I am starting my transition early (17 months out from retirement), but I am searching different career opportunities in Arizona. I am open to different locations, but my first choice is Arizona. While I have much time still, I find myself a little stressed because it seems like using social media platforms such as LinkedIn isn't all it's cracked up to be. I know people may disagree with me, but trying to reach out to people (cold calling essentially) and hoping to get a response is difficult in itself. Not to mention, hearing stories of sending hundreds of resumes and not getting any acceptance offers presents another stressor. Did many of you experience the same thing in your transition? Is there another way for me to get in contact with employers/recruiters to get my name out there? Anyone's help is much appreciated
That's quite an amazing career at 21 years (and counting)...congratulations. I like your approach and being planful looking ahead 17 months to determine your transition and next move as you begin your civilian career. In addition to the valuable ideas above, I'm glad to offer the following:
1) LinkedIn: This is a valuable professional networking platform (less social media) that helps you to do many things through your job search: research companies, define a targeted search by industry, company, location, level and more; plus connect with people in your target firm list. You can get super focused by using the site in the beneficial ways and I'm glad to show you how.
2) Applying: Blindly applying and sending dozens and dozens of resumes (or hundreds!) is really a thing of the past. There are not enough recruiters in the HR teams to review all applications. The key to landing your next role will be a simultaneous effort in networking and building valuable internal advocates and referrals plus making your application. I'm glad to share more about how you can target your networking efforts without a lot of "cold" outreach.
3) Focus on Arizona: If this is your targeted geo location, there are ways to get a scope of the market and learn much more about what options might exist.
Please let me know if you'd like to schedule a short call for some coaching around the above one day/week in the future. I'm happy to be a resource for you and can be reached at: email@example.com.
I hope the above ideas are useful. Have a good week!
Anthony, I can connect you to a career EHS engineer who worked for me for 2 years, top notch guy. Do not think he can help with Arizona per se, but he can review your resume and talk to you about the field.
Thank you so much for your question!
My first question to you is, do you have a resume? If so, has anyone in your desired civilian field been able to review and edit your resume? Also, working with an ACP mentor on tips for networking would hopefully be helpful!
I would also recommend taking a look at our "Community" tab and then click on the "Advisors" section. From there, you can filter by the field that is closest to your desired field. You can also search for advisors and then type in an Arizona area zip code to potentially find advisors in the area. You can directly message them to ask questions.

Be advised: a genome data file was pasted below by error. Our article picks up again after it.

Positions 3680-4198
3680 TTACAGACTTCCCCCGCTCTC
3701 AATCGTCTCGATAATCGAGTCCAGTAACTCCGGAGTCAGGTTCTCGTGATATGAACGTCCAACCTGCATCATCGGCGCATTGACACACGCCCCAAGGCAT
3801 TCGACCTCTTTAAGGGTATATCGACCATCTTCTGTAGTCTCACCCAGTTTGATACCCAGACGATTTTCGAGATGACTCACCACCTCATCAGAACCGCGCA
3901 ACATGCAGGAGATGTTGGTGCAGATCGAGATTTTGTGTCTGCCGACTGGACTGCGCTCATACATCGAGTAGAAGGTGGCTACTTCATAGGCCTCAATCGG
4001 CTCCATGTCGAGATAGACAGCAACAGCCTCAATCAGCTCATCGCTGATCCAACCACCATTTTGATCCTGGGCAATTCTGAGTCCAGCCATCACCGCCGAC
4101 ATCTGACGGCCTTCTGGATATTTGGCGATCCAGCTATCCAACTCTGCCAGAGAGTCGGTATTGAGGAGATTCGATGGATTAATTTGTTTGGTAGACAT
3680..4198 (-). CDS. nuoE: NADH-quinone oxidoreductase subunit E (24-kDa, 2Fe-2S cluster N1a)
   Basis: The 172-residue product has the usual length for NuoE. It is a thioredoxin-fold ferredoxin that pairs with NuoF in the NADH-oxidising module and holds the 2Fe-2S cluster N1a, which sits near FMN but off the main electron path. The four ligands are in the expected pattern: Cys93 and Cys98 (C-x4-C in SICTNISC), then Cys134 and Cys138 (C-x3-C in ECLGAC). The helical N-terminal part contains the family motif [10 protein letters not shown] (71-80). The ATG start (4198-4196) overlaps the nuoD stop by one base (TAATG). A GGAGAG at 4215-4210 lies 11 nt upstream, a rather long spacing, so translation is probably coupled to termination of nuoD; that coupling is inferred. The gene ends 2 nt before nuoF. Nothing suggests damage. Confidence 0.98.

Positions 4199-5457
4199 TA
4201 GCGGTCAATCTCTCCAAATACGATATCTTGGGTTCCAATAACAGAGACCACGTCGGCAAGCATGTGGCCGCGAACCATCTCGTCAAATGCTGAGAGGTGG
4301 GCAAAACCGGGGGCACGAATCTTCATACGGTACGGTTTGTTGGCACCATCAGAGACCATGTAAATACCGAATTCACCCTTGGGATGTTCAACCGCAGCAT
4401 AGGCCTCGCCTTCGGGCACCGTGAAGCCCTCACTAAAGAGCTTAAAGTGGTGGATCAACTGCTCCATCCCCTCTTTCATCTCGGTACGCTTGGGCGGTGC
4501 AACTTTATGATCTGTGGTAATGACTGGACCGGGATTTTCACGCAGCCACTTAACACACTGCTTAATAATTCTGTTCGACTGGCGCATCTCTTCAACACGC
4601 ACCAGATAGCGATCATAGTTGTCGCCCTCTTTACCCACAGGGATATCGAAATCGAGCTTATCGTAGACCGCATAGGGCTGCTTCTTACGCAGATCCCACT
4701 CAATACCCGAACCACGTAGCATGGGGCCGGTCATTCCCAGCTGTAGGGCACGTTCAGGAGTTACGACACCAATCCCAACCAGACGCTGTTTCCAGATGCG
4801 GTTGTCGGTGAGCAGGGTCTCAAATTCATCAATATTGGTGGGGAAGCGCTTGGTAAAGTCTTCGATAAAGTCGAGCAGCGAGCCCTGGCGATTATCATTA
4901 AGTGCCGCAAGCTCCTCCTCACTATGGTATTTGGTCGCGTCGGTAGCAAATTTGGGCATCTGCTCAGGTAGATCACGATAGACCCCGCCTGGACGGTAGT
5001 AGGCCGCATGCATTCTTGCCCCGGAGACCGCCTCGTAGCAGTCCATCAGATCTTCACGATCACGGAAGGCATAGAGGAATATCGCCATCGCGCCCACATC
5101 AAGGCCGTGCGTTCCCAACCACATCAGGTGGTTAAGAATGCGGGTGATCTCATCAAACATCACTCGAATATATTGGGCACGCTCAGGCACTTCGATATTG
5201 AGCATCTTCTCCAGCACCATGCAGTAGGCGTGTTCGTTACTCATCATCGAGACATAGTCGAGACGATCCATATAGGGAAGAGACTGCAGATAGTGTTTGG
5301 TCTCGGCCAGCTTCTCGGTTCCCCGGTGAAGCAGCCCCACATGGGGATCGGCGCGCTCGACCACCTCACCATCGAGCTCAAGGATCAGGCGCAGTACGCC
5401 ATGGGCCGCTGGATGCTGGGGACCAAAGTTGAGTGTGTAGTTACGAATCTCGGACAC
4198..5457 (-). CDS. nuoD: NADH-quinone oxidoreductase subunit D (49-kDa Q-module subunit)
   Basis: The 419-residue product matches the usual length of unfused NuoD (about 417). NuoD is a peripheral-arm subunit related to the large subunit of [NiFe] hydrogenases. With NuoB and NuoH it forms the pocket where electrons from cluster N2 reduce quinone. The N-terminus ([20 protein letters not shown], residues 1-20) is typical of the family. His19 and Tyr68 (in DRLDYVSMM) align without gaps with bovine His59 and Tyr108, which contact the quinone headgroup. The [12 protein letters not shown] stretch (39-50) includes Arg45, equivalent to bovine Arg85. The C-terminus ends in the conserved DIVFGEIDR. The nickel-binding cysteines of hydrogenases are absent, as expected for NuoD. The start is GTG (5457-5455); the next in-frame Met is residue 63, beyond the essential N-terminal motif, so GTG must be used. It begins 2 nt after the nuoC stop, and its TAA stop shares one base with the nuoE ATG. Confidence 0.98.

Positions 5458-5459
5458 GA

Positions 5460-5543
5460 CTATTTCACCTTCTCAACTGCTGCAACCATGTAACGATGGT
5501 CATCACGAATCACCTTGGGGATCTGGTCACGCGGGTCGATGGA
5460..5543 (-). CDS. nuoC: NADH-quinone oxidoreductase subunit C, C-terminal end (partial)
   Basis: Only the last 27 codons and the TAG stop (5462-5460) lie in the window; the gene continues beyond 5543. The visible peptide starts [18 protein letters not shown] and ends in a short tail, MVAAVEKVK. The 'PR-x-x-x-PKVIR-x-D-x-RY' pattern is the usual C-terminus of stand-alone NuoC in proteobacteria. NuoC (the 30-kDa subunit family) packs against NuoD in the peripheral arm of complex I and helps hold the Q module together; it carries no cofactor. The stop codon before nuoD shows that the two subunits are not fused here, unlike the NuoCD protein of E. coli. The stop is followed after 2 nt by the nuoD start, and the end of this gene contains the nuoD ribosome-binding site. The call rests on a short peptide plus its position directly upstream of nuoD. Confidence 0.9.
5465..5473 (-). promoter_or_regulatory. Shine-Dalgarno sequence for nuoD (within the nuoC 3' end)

I also found these resources for you:
I hope this helps!
In addition, I connected with you on LinkedIn. We look forward to working with you in our program!
All the best,
Hello Anthony. The regulatory field has been hot for quite a while. I think there are a lot of graduates in Environmental Studies, that scoop up positions related to the environment. However, related skills, that do not have related degrees, are very much sought after by companies. For examples, regulatory agency skills for UL-Safety, FCC-radiation, FDA-clinical trials, and on and on. Degrees are not offered in these areas, but many companies must have people in these areas to exist! So experience and knowledge about the area is highly desirable, and companies pay VERY well for these positions. I know of a company that was trying to find someone to be their UL(Underwriters Laboratory) standards guy. They could not find anyone. They ended up hiring somebody, because he knew what ‘building codes’ were!!
The downside to these regulatory positions is, there are only so many of them in any town. So relocation might be needed. You said you were fairly open to this. This actually is to your advantage, as a position like this might attract very few local applicants, per my example above.
You are correct, blindly sending out resumes, does not work anymore. The modern methods are LinkedIn(set up for scanning), networking, job oriented websites, and applying to published jobs on websites. You should do all of these as best you can. When you see your job posted on the company's website, apply and send them a GOOD resume! Additionally, a few reputable(maybe local) recruiters, can help as they are frequently hired by small/medium sized companies to fill positions. These smaller companies may have a very limited HR department. (Beware of ‘overseas’ recruiters, as they are just searching the internet, the same as you can do.)
Lastly, I put together a document for putting together a good resume, targeting a job. I will be happy to send it to you. Just message me if interested.
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